—Measured at 6'0" and 206 pounds and has a chiseled chest and the thickness to handle run support.
—Played safety and linebacker. Converted to corner last season at Jacksonville State.
—Is physical from a press alignment and is willing to harass receivers downfield.
—Competitive toughness and confidence isn't lacking. He prides himself on being the alpha dog on the field and in training with Oklahoma State wide receivers.
—Can fight through traffic as run defender with balance and lateral agility. Is willing to jump into the box as a run defender.
—Aggressive hands and grabby nature routinely put him on the borderline of pass interference.
—When beaten, he lacks the recovery speed or instincts to recover down the field.
—Doesn't have the downfield range to play in a single-high scheme. He's a Cover 2 safety or press corner with zone responsibilities.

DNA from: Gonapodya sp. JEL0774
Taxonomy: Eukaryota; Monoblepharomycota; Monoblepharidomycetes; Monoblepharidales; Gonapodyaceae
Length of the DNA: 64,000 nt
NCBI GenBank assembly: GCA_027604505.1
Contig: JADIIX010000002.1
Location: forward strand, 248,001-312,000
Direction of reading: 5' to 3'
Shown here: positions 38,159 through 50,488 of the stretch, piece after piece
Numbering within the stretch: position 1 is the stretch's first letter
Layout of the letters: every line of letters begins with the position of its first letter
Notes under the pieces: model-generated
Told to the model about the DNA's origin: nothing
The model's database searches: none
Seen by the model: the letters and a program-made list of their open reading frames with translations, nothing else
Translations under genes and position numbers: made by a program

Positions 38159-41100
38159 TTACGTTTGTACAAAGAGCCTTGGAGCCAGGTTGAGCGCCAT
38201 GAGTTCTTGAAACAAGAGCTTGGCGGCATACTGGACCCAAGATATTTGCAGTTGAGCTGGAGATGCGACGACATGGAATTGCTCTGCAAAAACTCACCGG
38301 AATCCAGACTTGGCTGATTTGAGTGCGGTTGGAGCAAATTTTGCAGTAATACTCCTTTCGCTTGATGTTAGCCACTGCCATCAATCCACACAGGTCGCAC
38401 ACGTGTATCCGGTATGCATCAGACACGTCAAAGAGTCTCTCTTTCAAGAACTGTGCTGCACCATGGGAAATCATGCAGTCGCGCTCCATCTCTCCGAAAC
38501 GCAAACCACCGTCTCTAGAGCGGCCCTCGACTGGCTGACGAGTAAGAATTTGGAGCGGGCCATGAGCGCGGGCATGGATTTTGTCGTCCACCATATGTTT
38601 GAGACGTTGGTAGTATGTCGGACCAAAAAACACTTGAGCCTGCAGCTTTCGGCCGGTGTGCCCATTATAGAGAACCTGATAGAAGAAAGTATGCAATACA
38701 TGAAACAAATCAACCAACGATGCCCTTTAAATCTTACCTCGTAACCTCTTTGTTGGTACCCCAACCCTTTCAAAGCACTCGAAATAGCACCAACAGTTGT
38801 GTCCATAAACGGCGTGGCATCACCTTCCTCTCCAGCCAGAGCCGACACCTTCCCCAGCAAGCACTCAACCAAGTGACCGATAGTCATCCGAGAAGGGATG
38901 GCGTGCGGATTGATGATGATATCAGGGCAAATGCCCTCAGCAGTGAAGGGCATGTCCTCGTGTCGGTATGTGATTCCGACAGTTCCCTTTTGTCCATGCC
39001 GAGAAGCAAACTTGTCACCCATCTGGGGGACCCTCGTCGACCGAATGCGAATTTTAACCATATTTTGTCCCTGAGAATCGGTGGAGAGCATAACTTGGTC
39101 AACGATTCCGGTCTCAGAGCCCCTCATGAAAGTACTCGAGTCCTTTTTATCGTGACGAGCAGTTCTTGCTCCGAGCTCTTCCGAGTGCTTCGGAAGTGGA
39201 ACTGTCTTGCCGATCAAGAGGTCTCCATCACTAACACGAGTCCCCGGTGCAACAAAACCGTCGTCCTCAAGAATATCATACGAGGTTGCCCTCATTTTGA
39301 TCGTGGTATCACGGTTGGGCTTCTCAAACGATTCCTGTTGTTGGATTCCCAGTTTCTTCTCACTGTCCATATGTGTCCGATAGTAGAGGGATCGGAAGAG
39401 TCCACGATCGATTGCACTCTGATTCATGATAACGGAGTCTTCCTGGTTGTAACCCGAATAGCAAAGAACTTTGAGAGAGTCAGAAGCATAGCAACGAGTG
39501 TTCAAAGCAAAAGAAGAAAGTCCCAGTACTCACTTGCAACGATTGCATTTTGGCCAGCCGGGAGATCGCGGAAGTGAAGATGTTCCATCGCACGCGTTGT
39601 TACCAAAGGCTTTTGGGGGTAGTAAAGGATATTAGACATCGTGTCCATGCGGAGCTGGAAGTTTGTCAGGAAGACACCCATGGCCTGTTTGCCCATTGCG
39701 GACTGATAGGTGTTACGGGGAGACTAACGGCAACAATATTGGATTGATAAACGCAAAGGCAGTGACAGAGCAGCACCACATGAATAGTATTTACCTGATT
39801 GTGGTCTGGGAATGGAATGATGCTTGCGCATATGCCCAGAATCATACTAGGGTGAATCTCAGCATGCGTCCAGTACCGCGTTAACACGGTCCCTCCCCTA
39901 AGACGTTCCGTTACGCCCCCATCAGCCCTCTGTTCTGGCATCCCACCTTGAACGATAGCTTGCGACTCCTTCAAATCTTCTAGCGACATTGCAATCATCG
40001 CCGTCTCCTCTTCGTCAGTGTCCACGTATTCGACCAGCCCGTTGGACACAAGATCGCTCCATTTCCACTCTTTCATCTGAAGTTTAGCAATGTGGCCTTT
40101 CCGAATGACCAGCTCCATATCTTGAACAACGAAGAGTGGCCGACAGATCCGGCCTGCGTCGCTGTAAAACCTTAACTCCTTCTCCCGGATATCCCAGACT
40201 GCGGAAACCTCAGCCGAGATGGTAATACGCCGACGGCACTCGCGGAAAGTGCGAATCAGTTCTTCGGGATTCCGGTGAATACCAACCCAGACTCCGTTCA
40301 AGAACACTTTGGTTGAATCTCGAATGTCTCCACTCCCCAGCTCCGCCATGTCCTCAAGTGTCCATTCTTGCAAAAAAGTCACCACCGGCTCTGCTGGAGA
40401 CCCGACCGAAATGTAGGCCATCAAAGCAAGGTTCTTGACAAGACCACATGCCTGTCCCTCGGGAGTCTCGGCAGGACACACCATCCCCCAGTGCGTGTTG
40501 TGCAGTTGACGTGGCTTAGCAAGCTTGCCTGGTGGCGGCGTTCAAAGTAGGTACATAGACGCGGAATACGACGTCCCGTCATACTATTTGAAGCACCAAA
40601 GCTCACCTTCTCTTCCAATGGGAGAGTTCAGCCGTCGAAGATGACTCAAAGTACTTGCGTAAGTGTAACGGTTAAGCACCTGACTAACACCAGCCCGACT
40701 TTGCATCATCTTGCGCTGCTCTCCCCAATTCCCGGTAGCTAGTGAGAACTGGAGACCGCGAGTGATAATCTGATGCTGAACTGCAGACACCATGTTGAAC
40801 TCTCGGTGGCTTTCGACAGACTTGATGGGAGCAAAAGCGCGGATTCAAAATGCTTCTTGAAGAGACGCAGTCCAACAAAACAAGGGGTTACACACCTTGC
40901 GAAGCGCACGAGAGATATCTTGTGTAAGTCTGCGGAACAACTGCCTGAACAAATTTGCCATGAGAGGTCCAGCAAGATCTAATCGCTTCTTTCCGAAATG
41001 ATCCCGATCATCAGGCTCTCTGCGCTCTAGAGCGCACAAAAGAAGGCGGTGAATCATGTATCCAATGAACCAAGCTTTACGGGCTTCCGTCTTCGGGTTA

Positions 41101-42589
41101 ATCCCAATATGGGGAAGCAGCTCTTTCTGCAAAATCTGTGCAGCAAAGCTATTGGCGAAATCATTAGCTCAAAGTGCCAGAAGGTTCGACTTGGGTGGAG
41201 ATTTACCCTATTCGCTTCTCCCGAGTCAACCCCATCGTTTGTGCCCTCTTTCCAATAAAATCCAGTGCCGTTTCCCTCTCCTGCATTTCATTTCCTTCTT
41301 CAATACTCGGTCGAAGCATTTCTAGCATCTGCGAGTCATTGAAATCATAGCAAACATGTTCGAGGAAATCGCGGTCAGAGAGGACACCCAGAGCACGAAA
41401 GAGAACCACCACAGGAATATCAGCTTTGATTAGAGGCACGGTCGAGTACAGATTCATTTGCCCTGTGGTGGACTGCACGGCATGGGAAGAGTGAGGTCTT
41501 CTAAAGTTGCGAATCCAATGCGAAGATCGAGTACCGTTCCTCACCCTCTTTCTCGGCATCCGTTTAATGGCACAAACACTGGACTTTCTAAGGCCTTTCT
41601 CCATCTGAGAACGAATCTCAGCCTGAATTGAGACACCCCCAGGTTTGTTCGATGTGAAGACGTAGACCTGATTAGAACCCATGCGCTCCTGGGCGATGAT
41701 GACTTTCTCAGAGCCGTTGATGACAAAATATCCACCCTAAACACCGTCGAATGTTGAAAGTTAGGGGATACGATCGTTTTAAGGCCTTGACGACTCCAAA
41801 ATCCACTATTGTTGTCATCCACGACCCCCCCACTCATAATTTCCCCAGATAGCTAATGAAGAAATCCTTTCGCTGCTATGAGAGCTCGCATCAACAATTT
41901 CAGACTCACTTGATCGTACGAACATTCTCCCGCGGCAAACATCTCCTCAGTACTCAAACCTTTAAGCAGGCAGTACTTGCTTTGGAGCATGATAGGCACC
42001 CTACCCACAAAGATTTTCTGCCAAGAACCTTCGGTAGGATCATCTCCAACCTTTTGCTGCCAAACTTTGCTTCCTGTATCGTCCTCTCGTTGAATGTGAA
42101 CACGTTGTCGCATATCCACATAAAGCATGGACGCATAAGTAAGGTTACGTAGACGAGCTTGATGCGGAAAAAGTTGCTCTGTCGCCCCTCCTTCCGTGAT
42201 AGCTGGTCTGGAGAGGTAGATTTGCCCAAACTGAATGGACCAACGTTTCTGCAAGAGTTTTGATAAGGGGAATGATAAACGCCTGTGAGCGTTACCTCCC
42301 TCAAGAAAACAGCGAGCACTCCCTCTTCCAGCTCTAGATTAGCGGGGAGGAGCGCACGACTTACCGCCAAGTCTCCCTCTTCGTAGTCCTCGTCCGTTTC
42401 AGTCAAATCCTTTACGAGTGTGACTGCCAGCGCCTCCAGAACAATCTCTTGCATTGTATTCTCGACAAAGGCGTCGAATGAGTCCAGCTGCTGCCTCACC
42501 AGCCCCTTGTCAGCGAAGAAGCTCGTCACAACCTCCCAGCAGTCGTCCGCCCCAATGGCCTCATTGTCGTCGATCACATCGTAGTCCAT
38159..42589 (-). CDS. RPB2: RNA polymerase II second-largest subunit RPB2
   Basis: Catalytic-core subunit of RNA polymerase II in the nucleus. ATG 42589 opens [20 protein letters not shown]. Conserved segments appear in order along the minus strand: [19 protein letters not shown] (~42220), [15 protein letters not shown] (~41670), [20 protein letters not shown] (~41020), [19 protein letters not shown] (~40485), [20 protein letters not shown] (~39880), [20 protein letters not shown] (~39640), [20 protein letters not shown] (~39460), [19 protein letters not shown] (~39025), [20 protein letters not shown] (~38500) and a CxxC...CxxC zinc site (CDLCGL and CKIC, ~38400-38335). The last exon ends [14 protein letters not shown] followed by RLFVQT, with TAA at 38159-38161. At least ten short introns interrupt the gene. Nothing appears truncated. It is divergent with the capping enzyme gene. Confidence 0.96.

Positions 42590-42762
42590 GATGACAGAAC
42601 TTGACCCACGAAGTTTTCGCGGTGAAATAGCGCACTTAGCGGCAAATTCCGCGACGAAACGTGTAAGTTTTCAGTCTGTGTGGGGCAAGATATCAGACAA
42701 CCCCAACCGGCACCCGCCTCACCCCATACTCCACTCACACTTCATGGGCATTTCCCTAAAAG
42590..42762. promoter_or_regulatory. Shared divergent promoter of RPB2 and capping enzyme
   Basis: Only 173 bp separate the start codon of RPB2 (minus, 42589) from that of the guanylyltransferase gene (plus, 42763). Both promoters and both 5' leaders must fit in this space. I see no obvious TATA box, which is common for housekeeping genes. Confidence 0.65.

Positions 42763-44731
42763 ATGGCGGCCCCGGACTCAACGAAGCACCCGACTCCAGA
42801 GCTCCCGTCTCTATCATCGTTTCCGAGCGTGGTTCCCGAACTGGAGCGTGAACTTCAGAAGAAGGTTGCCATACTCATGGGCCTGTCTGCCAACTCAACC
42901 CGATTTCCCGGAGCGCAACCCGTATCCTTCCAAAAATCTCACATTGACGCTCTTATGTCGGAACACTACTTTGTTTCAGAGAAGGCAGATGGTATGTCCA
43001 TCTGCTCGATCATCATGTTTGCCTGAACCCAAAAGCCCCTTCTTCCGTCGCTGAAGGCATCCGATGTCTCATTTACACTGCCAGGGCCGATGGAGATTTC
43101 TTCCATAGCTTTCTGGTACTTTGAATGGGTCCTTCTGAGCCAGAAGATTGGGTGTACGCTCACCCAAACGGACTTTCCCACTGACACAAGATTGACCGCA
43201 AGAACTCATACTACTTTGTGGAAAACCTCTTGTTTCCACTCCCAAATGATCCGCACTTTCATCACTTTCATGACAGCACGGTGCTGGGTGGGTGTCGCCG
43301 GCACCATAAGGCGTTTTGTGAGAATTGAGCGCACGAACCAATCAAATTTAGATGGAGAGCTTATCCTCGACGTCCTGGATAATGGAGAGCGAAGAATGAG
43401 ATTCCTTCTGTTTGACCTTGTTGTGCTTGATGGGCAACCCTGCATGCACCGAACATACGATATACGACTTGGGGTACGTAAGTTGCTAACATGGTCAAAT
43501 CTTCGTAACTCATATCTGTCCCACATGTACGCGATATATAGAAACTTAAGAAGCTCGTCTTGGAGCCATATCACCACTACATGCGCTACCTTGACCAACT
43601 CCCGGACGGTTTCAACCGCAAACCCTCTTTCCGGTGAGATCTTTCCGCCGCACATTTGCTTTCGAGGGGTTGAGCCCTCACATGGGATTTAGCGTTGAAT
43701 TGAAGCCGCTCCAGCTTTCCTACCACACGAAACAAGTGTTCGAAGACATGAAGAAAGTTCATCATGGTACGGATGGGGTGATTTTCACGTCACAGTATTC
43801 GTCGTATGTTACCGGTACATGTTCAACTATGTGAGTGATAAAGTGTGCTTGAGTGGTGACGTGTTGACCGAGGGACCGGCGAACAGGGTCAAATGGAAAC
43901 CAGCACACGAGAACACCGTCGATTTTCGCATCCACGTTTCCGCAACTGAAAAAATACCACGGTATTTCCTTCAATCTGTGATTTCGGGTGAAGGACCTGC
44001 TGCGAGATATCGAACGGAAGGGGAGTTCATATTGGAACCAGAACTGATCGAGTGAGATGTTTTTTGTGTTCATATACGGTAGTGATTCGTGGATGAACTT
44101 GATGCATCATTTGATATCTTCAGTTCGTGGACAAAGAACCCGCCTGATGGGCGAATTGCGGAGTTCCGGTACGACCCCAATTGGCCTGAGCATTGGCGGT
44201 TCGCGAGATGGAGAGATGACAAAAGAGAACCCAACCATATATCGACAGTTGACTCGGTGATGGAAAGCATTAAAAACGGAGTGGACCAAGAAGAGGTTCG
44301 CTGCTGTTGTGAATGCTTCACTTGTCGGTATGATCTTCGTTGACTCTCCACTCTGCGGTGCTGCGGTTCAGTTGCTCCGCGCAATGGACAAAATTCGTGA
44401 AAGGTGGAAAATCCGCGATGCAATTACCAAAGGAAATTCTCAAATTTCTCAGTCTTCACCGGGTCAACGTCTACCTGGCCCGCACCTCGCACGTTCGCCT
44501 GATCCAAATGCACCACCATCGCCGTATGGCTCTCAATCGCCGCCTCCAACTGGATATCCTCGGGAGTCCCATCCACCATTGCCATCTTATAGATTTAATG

—His level of competition causes concern for a player who can play linebacker, safety and corner all within three years. He often physically overwhelms competition. What happens when being physical doesn't immediately win the rep is worrisome.
—He struggles in press coverage against slot receivers who have quick feet and the ability to get on top of him in a hurry. He'll cross up his feet and open his hips earlier than necessary, offering multiple options for receivers with spatial awareness.
Siran Neal is an aggressive, physical player who prefers to disrupt routes before they begin. He's best when pressed, as he uses a strong upper body to punch and bait receivers in their release. He'll likely be a matchup piece in the NFL, as he lacks the elite traits of specific positions but has the requisite athleticism to do a little bit of everything.
Where he lands and the scheme used will be as critical to his latching onto a team as anything. At worst, he's a core special-teamer who can land on a practice squad and gain time to identify a position to grow into.
GRADE: 5.75 (Round 5)
PRO COMPARISON: Jabrill Peppers, Cleveland Browns